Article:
Music is something I’ve always been interested in. When I was a child I was obsessed with throwing together mix tapes, carefully choosing select tracks from my father’s casette and vinyl collections. When I entered high school I started a band with some friends with whom I shared an affinity for metal. From that point on making music is something I have been passionate about. It was perhaps my own experience in a “garage band” (though later we made the transition to a “drummer’s grandmother’s basement band”) that I have always found self-production and humble beginnings an endearing and attractive quality in music. My taste in music has of course changed over the years, but I still am overcome with a sense of nostalgia and appreciation when I hear a demo track from a home studio or a recording of a live practice session.
It is because of this, and the fact that I was preparing for a move to Japan, that I started this site. Coming from Chicago I grew up amidst a wealth of homegrown talent. From high school and into my adult years I frequented some of the well-known local venues that young band members, including my teenage self, dream of eventually playing. Moving to Japan I was instantly infused with the same sense of wonder I had when I was younger. The country’s general music identity overseas is comprised mainly of J-Pop idols and Visual Kei artists. This isn’t to say that there aren’t folks in other countries who aren’t aware of what a rich music scene exists in Japan, but simply that I don’t believe it gets enough credit or is easily accessible. Being able to make a modest effort toward doing a service to fans of music that I personally find enjoyable is something that’s evolved into a cool little adventure.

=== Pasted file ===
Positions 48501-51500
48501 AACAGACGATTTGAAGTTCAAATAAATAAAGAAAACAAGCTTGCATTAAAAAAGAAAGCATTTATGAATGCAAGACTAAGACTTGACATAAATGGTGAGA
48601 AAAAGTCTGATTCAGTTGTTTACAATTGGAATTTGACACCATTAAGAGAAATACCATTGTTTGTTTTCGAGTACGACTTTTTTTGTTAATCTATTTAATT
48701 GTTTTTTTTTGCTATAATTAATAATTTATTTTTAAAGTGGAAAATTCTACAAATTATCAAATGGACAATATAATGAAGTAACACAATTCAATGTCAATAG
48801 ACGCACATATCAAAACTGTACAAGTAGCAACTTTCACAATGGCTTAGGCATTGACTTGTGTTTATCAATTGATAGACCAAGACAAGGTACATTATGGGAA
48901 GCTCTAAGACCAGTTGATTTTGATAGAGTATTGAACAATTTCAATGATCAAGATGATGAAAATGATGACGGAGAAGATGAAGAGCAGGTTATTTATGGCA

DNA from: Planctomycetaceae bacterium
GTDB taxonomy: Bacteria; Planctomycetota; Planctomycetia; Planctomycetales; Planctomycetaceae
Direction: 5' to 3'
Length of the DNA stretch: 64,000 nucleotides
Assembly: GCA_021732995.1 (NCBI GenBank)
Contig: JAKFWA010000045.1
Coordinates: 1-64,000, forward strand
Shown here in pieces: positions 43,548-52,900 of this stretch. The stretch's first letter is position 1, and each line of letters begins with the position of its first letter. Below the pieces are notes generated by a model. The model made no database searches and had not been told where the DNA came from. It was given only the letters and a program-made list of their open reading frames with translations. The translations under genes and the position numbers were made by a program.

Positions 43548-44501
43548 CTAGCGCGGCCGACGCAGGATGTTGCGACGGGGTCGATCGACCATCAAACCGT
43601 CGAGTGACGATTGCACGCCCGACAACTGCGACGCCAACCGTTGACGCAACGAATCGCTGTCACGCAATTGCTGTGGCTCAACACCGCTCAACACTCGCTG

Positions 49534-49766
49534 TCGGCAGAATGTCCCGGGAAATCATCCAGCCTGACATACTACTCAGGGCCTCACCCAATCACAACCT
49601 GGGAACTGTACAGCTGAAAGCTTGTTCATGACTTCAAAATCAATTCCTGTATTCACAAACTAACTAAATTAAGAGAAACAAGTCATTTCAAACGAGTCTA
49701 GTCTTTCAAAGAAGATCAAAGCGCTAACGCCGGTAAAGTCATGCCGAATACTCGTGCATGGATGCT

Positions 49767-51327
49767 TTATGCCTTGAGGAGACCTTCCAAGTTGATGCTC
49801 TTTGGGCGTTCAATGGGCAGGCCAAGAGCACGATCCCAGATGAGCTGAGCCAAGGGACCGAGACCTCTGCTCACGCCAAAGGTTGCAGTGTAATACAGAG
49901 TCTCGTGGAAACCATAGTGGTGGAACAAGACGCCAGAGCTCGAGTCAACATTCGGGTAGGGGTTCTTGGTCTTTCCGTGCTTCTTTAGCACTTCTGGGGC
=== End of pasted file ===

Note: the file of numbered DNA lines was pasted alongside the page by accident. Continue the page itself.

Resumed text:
Over the last few months or so my enjoyment of music in a Japanese context has led me to a new adventure however. I recently moved to Nagoya and was lucky enough to find a relatively spacious 3-bedroom apartment. One major selling point was a small icon of a guitar on the real estate papers indicating the apartment was music-friendly. This was a huge bonus as a lot of apartments here have paper thin walls through which a person can hear more than they’d probably care to. Two extra bedrooms and the thumbs up for music eventually led to one room being converted into a “music room”. It’s been a few months since we moved here and it has gradually been transforming into a nice little humble (no amps, direct input, laptop recording-level of humble) home studio. It is in this room that I kicked off a new musical project and can hopefully use as a starting point for my own journey into the local music scene in Japan.
I plan to use my own experiences from this point on as sort of ethnographic research into a music scene that I have been lucky enough to be involved in to some capacity. It’s no secret that Japan is different than my home country in a number of ways, and the process of starting a band and making music is no exception. It’s a topic that I find very interesting and really am excited to delve into on a personal level. More progress and commentary to come in future posts!